I love SPJ.
Because I love money. And my love is cheap.
For a few thousand dollars a year, I endure lots of boring crap. I hope you, as an SPJ Florida board member, maintain the same low standards for your own affections.
But that means talking and thinking about budgeting and investing. Lately, your board has kinda sucked at that. Weirdly, it didn’t used to.
Three years ago, SPJ Florida knew three key stats…
- Money we just made. What did we earn this year from the Sunshine State Awards, our only significant revenue stream?
- Expenses we encumbered. These are obligations we can’t easily shed – like renting the contest software and hiring the chapter administrator.
- What we got left. A running tally of what we’re spending in the same year, so we know how much we can bestow upon programs and scholarships without going in the red.
How do I know you knew this? Besides my fuzzy memory, I consulted your own records. At the chapter’s meeting on Aug. 7, 2013, the minutes reflect your treasurer’s actions…
Brandon has rough budget. Because Tim hasn’t send final budget nothing can be approved. Possible $2,000 deficit from awards and other spending. Balance: Checking $42,047.83; Savings $32,449.12.
The budget smoothed out by the next meeting. The minutes show your treasurer reported…
The chapter shows a net loss, “on paper,” of $2,606.09 for the fiscal year.
The minutes then delve deeper, but just skim the following to get a sense of the detail the board dealt with…
In a nutshell, it is primarily because the 2012 and 2013 student scholarships both hit the checking account in the same year. So, if you remove the $2,500 scholarship expense for 2012 from the 2013 books, we’re within $100 of breaking even for the year. (Likewise, the net profit of $3,916.39 for last year would be reduced by $2,500.) So, the chapter is still in a very good financial position.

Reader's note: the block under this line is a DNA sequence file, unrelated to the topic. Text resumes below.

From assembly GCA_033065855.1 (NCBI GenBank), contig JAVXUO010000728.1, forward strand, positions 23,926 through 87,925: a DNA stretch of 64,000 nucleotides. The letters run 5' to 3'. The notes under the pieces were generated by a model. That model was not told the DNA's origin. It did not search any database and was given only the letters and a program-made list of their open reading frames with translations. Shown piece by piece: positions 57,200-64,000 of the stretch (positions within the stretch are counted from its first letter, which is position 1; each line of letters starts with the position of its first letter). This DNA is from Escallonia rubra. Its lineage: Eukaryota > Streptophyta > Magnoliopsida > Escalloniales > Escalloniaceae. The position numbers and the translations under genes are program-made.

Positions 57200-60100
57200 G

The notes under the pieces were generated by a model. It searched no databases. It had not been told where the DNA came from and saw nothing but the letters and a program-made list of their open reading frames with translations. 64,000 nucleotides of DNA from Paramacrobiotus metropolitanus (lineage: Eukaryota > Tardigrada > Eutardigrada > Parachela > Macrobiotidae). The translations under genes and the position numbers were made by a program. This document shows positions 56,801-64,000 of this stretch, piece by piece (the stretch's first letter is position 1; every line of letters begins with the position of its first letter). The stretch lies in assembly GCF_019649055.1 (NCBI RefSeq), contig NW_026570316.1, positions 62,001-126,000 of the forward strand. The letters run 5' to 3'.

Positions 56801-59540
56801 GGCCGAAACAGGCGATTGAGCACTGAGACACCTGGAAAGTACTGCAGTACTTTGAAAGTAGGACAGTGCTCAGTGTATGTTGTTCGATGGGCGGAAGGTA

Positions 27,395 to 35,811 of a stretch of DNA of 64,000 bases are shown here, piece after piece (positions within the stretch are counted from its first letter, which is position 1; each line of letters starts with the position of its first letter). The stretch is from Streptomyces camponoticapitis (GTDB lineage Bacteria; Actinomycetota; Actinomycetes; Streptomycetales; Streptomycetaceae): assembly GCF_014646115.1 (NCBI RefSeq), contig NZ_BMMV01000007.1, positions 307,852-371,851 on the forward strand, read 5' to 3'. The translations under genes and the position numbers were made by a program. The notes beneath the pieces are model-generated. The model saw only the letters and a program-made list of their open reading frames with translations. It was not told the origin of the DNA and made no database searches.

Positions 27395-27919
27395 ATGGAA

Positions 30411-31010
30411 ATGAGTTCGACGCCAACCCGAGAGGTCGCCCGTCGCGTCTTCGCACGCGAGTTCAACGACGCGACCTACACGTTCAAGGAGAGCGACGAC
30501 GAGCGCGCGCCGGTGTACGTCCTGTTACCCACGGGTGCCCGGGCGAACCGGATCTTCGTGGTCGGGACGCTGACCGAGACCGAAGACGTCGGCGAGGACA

So back then, one of your current board members knew how to keep a running tally of the money you made in a year and the money you spent in a year.
But you don’t do that now.
Maybe we cared more about money back then because we didn’t have enough of it. The recession forced us into deficit spending. Today, you’re running a profit – maybe. You don’t know for sure, and that’s troubling.
Three years ago, on Aug. 7, 2013, the minutes reflect…
Tim would like us to pursue an investment strategy. To discuss at later date.
Alas, that date never came. Although at the very next meeting, there were many happy returns…
We earned about $225 extra in interest over 2012 because we cashed out the CD.
So the chapter once invested its money. In fact, that CD was opened when I was chapter president in 2011. And you know who made it happen? The minutes say…
Jason: He gave an overview of opening a new CD. Bank United is waving all the requirements. We just need to sign some paperwork. Then we have to move the money from Bank of America to the new bank. $33,700 is the amount we are putting in.
So back then, one of your current board members knew that FDIC-insured investments could earn enough interest to pay for an entire program.
But you don’t do that now.
Over the past two years, I’ve mentioned budgeting and investing at many of your meetings. Not at all of them, because I didn’t want to be a pain in the ass. (Yes, there are times I try not to be one.)
At this month’s meeting, I was surprised to hear veteran directors say they couldn’t recall any of this. It’s not often I’m accused of being too subtle.
It’s especially weird because Brandon and Jason both did in the past what confuses the board today. And Dori and Michele were serving on the board when the chapter’s finances were worse, but its reporting was better…
- You don’t have a working budget. And haven’t for at least two years. What you call a budget is really just the previous year’s numbers repeated in a new column and left unattended for a dozen months. That’s copying, not budgeting.
- You don’t check your bank statements. You asked your chapter administrator for current balances when it’s easy to log into Bank of America from your phone. I did that during your meeting, which is how I knew you were quoting my regional balance as your own. (It was surreal to be doubted on this point when I was staring at the numbers.) Not confirming your own balances is how SPJ chapters get embezzled, which has sadly happened before.
None of this is meant as a scathing indictment of you and your board. It’s a friendly plea to endure some boring crap so you can keep doing the voodoo you do so well: Training journalists, educating students, impressing readers – and winning Chapter of the Year yet again.